‘I loved the weirdness’ – can Laura Marling’s crowdless gig rescue live music?
The singer played ticketed livestreams from an (almost) empty church to brighten up lockdown. We took up a lonely pew to see if it could match the real thing
After three months of shuttered concert venues, hearing Laura Marling’s voice eddy around the Union Chapel in north London is like being dosed with a vitamin I had been leaving out of my diet. It’s almost like hearing live music for the first time; a different kind of beauty than you get on a daily walk or a drive to a castle, something vividly real but constantly evaporating into the air.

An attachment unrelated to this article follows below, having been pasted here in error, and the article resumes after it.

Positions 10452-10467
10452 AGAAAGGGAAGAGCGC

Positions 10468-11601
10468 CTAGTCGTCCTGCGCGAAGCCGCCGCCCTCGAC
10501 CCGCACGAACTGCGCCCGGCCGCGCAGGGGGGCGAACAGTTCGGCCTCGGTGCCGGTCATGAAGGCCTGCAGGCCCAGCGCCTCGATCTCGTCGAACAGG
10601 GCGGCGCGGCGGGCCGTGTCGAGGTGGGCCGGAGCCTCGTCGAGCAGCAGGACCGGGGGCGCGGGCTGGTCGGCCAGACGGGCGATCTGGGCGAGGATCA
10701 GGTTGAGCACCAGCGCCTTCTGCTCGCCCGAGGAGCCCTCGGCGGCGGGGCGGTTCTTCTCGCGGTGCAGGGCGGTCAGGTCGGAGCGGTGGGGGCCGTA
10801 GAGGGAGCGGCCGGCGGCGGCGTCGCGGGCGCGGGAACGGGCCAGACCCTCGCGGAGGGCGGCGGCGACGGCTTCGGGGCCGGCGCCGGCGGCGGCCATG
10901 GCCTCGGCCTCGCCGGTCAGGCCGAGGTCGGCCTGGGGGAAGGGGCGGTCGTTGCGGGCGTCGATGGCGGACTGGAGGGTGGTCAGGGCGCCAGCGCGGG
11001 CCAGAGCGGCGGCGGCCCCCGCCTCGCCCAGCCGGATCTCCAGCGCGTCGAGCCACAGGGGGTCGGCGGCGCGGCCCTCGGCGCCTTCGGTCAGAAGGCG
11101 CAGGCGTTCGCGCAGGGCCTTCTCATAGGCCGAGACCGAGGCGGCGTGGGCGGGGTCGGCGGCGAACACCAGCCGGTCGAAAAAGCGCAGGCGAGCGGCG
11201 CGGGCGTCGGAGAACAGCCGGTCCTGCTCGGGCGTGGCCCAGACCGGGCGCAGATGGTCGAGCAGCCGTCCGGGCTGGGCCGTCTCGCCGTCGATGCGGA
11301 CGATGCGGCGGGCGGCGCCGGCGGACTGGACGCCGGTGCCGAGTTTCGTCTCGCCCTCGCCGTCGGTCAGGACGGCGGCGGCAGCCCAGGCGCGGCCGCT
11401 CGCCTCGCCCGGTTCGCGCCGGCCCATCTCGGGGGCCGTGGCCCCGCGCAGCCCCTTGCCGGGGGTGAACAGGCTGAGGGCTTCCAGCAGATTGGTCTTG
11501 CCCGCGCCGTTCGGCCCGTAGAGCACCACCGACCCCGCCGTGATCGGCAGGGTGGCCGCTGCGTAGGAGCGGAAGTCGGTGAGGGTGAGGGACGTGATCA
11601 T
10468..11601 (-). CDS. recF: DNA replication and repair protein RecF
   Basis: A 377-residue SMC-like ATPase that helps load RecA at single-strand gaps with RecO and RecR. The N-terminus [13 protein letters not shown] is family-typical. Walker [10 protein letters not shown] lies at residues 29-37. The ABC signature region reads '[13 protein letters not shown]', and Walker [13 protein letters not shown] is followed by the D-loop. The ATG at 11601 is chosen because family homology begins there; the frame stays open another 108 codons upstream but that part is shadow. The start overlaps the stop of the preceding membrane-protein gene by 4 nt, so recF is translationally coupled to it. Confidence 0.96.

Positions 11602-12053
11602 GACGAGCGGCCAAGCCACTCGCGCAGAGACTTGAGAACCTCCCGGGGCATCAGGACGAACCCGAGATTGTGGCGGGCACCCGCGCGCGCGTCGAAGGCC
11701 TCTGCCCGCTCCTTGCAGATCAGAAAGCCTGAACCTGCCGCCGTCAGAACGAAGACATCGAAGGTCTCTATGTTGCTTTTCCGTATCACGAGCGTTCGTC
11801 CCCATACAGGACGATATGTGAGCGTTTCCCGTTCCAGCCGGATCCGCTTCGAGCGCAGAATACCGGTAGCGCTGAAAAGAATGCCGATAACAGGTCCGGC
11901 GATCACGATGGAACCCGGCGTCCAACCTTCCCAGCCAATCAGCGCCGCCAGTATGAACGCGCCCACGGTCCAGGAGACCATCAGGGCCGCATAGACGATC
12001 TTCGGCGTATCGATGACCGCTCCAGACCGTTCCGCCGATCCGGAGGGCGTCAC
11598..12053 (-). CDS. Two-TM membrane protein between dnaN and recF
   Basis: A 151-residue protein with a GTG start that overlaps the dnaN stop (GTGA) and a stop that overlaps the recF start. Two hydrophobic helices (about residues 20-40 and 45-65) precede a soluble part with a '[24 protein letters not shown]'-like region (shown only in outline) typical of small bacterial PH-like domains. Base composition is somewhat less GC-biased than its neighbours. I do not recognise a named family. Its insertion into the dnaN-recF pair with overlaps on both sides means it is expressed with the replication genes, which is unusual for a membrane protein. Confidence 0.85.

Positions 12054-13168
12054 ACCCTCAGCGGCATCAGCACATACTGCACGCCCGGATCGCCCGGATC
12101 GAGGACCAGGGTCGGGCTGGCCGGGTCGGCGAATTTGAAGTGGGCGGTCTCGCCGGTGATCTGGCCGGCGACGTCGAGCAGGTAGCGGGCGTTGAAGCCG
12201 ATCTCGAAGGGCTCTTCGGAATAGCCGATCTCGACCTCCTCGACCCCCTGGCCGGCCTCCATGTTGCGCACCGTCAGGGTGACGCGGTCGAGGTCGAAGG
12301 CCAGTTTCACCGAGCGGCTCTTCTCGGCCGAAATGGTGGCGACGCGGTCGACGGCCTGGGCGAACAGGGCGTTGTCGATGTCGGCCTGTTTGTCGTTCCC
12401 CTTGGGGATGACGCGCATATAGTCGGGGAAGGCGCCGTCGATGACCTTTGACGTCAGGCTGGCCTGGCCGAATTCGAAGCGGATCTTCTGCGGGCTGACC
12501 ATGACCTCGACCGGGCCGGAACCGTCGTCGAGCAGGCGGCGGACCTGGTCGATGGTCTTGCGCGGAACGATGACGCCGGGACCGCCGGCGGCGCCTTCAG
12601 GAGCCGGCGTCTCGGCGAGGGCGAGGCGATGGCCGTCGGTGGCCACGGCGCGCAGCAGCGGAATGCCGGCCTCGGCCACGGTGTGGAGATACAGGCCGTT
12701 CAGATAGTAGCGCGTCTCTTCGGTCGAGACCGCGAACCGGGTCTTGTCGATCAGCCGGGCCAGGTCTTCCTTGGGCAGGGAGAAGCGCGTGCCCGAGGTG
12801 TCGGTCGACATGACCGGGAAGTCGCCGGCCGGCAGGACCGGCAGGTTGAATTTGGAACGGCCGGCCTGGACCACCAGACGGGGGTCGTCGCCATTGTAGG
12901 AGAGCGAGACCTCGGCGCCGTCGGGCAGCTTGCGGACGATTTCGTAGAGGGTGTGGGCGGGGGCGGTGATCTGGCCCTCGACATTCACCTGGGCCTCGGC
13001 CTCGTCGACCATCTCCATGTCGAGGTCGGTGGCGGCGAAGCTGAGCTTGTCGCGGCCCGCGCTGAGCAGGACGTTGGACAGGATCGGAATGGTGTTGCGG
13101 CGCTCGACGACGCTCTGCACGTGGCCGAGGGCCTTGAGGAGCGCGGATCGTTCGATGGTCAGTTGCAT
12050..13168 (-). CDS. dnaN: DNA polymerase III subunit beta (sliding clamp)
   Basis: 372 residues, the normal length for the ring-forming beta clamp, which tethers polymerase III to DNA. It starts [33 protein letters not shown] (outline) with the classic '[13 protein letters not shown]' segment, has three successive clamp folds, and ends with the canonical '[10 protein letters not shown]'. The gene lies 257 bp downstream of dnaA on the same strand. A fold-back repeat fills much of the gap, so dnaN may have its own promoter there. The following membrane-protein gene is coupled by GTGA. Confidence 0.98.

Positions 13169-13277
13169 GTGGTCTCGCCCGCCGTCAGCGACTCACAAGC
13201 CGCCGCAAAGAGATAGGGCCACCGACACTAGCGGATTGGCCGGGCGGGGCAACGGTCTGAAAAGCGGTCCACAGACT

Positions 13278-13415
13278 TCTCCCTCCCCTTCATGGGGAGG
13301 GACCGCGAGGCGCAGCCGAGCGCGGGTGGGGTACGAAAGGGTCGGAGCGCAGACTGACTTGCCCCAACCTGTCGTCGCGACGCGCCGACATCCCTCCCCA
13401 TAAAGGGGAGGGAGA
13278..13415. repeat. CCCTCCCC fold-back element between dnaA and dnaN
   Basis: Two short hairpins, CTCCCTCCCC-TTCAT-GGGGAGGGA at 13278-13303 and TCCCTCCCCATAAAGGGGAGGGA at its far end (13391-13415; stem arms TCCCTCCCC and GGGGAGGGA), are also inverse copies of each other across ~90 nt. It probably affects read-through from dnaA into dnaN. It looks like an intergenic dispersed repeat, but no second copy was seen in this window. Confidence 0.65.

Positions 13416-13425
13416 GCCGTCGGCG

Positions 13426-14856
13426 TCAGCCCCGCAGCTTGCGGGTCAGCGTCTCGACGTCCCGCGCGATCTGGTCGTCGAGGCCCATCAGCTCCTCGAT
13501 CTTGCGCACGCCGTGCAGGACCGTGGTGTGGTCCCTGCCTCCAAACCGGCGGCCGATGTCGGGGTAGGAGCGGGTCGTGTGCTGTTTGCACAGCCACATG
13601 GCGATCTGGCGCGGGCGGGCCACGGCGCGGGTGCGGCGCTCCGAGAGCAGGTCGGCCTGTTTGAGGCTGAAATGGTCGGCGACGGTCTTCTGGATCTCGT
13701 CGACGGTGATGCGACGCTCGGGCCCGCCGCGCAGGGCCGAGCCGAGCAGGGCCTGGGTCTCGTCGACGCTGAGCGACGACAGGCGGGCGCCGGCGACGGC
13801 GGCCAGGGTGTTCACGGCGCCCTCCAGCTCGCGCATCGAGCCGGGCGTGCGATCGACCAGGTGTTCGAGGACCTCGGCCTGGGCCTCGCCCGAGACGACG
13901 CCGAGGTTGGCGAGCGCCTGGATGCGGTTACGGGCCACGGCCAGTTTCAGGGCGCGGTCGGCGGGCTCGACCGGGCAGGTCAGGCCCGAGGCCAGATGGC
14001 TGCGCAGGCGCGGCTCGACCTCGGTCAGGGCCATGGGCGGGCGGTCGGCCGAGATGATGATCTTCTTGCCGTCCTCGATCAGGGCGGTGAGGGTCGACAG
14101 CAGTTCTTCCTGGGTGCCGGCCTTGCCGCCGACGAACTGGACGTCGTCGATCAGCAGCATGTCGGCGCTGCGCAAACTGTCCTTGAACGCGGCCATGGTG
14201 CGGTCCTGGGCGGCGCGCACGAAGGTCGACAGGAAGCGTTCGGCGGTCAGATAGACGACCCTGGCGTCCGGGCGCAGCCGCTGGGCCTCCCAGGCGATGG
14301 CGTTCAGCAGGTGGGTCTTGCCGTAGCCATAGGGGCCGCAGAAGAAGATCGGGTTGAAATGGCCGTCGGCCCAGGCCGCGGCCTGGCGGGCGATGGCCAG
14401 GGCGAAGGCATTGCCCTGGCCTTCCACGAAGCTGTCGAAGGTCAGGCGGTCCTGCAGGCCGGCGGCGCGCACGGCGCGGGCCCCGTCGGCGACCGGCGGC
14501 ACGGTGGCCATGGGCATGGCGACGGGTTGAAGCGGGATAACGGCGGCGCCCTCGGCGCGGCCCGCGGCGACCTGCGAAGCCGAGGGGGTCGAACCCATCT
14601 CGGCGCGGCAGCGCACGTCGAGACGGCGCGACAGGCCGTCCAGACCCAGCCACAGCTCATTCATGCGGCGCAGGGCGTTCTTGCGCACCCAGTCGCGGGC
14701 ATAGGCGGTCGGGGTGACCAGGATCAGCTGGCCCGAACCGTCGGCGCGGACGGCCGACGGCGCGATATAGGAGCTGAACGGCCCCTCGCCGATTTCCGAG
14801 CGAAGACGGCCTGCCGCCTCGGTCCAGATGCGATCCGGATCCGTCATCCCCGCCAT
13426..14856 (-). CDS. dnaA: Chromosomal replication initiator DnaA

Aside from 25 production staff, there’s almost no one else in the venue for this concert, which is being streamed online as one of the first fully realised gigs since the arrival of coronavirus. Backed solely by her acoustic guitar, Marling plays one set for the UK in the evening and a later one for a US audience. She is recorded in crystal clarity and filmed on three cameras, two of them roving around and approaching her, capturing the changing weather across her face.